Bennett's defense was simply that he did not know the truck or the scallops had been stolen.3 It had been his belief initially, and perhaps throughout, that he was participating in a scheme to defraud the insurer of the owner of the scallops. There was evidence, albeit not undisputed, to support this contention.


The principal testimony was that of codefendants Perrier, Gilpin, and Dragon. Perrier testified that it was his initial understanding that the truckload of scallops had been obtained as part of an insurance fraud and that this was the information he had given Bennett. Perrier's testimony as to what he did after he and Bennett had been questioned by the Vermont police on November 10 was as follows:


Q Did you talk about your encounter with the police, about what had just happened?


A. Yes, I did.Q With Ralph Bennett?


A. Yes.


Q What was discussed? What did you say?


A. I told him that the way it was supposed to be in the first place, it was supposed to be an insurance job, and that was about it, you know.


Q Be a little more specific. Exactly what was the extent of your conversation with Mr. Bennett?


A. Well, there was still a question in my mind of exactly what was going on, because we got stopped and got let go, and that's mainly what we talked about. That was about it.


Q At some point that afternoon did you place a call to Mr. Gilpin, (alias) Mr. Long?


A. Yes, I did.


Q And when did that happen?


A. About three quarters of an hour after we got stopped.


Q In that phone call did you relate ......


A. ..... I am sorry, let go by the police department.


Q Okay, three quarters of an hour after the police let you go?


A. Right.


Q Did you tell Mr. Long what happened?


A. Yes, I did.


Q And what conversation ensued?


A. At this point he still said it was an insurance thing.


Q He told you it was an insurance thing?


A. Yes.


Q It is your testimony that at that point you didn't know that the truck had been hijacked?


A. At that point I didn't, no.


Q No one had told you at the Johnson farm that the truck was hijacked?


A. No, nobody did.


Q Pardon me?


A. Nobody did, no.


Q So at that point you were working under the assumption that this was some kind of insurance fraud, that you were just getting rid of the scallops?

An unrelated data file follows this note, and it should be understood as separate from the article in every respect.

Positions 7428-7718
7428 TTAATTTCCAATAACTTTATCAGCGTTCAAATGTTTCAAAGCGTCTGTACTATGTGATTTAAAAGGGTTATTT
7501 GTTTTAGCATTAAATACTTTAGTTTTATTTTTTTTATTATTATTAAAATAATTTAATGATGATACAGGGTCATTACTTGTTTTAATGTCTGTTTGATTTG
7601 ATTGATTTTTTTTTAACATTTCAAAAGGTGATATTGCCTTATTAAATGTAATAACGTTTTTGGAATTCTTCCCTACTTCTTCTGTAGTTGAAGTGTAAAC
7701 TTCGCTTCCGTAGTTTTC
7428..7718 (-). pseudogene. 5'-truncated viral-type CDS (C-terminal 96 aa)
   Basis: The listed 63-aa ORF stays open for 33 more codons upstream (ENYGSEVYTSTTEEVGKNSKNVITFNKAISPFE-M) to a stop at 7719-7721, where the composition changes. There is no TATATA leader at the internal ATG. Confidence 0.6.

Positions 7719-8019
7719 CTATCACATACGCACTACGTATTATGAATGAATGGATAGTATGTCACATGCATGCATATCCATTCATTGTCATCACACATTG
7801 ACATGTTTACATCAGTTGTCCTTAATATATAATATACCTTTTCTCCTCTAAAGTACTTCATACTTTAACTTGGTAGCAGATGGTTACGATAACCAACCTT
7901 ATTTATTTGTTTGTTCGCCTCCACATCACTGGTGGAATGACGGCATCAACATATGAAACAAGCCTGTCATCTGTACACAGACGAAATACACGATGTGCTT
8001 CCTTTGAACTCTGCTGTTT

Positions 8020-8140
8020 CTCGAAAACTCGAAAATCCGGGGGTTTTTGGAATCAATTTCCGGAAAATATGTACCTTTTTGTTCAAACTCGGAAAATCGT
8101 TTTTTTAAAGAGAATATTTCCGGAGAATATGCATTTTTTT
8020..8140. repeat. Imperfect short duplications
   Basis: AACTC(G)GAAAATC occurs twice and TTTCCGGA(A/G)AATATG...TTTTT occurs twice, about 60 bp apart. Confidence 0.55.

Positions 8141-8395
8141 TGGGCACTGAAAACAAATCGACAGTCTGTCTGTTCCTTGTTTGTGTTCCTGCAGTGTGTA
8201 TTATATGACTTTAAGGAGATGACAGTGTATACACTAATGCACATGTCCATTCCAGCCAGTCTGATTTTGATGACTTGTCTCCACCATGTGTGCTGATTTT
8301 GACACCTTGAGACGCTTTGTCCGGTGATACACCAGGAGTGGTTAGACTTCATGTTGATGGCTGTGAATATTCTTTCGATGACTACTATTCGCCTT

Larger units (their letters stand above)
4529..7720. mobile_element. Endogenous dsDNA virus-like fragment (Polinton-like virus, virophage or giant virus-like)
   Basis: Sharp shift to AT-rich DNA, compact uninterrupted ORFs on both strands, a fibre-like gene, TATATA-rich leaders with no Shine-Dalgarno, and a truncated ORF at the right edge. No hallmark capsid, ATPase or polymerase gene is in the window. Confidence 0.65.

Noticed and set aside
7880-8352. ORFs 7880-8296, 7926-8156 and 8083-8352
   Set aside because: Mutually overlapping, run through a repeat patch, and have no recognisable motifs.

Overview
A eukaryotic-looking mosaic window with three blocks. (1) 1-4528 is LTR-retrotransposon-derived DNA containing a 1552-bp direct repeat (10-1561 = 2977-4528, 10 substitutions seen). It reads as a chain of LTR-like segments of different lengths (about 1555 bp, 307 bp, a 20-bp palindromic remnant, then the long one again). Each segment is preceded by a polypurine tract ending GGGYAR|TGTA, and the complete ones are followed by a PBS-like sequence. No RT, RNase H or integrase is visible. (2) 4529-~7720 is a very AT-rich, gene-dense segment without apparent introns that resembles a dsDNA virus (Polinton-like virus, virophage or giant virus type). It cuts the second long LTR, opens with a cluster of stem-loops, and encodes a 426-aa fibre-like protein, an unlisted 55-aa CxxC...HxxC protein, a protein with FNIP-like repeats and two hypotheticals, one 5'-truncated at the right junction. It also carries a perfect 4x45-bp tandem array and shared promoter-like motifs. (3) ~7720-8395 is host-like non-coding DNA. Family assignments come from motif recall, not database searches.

A. That's right.


Q After speaking with Mr. Long on the phone, did you talk with Mr. Bennett?


A. Yes, I am sure I did.


Q Well, I would like you to think back on it. Did you have any discussion with Mr. Bennett about the insurance fraud?


A. I believe so, yes.


Q All right, what was that discussion? And when did it take place? And where did it take place?


A. After I made the phone call to Jay (Gilpin). It took place in the truck.


Q In the U-Haul truck?


A. Yes.


Q And what did you tell Mr. Bennett?


A. I told him exactly what was related to me.


Q Please tell the Ladies and Gentlemen of the Jury what you told Mr. Bennett? Relate the details?


A. Just about it was supposed to be an insurance job. There was nobody hurt, no one involved. It was just a clean insurance job.


Perrier testified that he did not know until near midnight on November 10, when Gilpin arrived in Burlington to collect some of the proceeds of the day's sales, that the truck had been hijacked. Although Perrier testified that he believed Bennett was present when Gilpin revealed that the truck and scallops were stolen, Gilpin testified that Bennett was not present at the conversation in Burlington: "David (Perrier) and I went off to ourselves and talked, because I didn't know Mr. Bennett." Gilpin indicated that he had told no one other than Perrier (and perhaps Gilpin's girlfriend) that the truck had been hijacked. Gilpin also testified, however, in contradiction to Perrier, that he had informed Perrier that the truck had been hijacked, rather than obtained from a friend, on November 9.